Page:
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Paul Collingwood says Ashes win wasn’t possible for England


England’s acting coach Paul Collingwood said that it would not have mattered who donned the three lions during the Ashes series – they would have lost no matter what.

“I reckon if you had given us the best England cricketers in the Ashes from the last 100 years and put them in the same environment that those boys have lived in over the past two years with the preparation that we had going into this Ashes even they wouldn’t have had a chance,” Collingwood said from Barbados, where he is standing in for Chris Silverwood.

The former all-rounder said that while errors had definitely played a part, the players deserved praise for the conditions that they had to tolerate in terms of bubbles and biosecurity.

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“Yes, we made mistakes, 100 per cent. We made selection mistakes, we made toss mistakes, but the fact we actually turned up and agreed to a five-match Ashes series, the guys should be given medals for that,” he said.

He went as far as to say that series could have been broken up into two separate tours.

“It would’ve been much better if we’d done two matches and then three next year. That would’ve been a great compromise,” Collingwood said.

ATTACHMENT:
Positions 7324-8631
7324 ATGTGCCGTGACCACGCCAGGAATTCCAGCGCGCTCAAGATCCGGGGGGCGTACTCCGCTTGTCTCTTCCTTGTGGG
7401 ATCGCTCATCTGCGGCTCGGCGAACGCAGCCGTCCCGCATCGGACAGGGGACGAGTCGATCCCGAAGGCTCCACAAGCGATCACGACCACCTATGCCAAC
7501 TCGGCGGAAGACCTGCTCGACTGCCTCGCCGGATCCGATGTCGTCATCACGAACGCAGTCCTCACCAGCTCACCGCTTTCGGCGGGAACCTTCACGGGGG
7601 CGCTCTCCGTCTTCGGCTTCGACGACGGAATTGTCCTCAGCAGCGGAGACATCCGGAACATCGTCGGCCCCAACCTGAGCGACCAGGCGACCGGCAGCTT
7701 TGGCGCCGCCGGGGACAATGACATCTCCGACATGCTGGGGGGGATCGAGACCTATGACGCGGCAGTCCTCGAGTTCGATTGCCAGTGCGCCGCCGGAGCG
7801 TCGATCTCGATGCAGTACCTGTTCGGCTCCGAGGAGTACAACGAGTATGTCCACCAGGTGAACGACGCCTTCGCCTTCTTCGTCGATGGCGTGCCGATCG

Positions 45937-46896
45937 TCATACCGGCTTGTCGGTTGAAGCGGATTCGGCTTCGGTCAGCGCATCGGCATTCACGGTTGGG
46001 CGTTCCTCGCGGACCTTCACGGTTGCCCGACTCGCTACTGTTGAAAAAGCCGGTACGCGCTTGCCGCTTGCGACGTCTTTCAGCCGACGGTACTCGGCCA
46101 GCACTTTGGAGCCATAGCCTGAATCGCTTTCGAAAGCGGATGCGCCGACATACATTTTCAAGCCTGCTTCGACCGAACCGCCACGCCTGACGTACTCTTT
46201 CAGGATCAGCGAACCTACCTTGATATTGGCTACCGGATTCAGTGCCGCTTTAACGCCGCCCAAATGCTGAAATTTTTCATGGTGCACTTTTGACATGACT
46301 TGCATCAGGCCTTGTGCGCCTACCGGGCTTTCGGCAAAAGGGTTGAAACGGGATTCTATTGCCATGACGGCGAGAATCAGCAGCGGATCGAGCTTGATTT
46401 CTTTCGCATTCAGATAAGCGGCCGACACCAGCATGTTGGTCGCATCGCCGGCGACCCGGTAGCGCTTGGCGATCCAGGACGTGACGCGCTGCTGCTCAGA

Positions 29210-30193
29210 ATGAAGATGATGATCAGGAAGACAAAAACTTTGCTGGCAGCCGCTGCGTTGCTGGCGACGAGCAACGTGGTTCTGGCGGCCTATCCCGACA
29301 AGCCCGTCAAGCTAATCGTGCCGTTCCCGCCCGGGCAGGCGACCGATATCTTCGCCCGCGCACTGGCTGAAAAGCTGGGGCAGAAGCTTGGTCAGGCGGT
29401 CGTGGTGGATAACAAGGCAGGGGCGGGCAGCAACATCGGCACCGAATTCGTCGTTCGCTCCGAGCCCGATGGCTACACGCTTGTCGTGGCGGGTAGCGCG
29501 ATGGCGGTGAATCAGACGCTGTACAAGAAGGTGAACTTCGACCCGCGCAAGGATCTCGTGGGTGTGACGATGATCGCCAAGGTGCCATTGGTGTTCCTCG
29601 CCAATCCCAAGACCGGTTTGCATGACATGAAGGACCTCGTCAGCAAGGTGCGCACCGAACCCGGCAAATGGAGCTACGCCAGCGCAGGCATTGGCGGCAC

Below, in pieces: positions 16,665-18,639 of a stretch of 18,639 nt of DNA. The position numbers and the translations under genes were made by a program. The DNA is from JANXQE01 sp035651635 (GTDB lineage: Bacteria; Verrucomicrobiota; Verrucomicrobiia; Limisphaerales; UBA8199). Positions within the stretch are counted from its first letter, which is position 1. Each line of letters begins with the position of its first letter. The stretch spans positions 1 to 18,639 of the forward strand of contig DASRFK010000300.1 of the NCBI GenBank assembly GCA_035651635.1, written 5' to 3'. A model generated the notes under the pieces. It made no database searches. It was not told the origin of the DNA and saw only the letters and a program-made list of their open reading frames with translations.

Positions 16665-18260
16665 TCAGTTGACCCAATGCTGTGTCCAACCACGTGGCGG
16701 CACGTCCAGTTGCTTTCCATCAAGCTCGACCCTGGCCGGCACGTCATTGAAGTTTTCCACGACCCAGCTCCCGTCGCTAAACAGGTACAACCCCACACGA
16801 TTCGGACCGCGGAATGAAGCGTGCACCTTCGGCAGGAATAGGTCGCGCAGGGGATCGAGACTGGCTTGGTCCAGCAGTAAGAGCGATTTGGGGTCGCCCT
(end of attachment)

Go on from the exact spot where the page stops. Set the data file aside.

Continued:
“But no, Australia were not bothered that they were going to receive an England team who were mentally fatigued, they just wanted to get the product out there.

“They just wanted the Ashes. These guys deserve medals, not criticism. They should be told ‘well done’ for even going.

“It’s the equivalent of the England football team being asked to go to a World Cup, then from that bubble into the Euros. Would you expect a performance from that scenario? It’s ludicrous.”

England repeatedly cast doubt on the two month tour while negotiating for less restrictive health and travel protocols in the pandemic – before eventually confirming the Ashes would go ahead back in October.

Several players came directly from a T20 World Cup campaign in the UAE, jumping straight from one bubble to another.

“I don’t think people have understood the impact and the effects that these bubbles have had,” Collingwood said.

“Going to the Ashes off the back of a tough bubble in Dubai, I think was literally one step too far. You can’t even explain what it’s like until you experience it.

“The simple fact is you cannot walk out of your front door and as soon as you’re told that you cannot do something as simple as going for a coffee, and you are penned in with the same guys. A lot of people will say ‘that must be fun’ and ‘you’ve got a lovely hotel’ [but] it hits you.”

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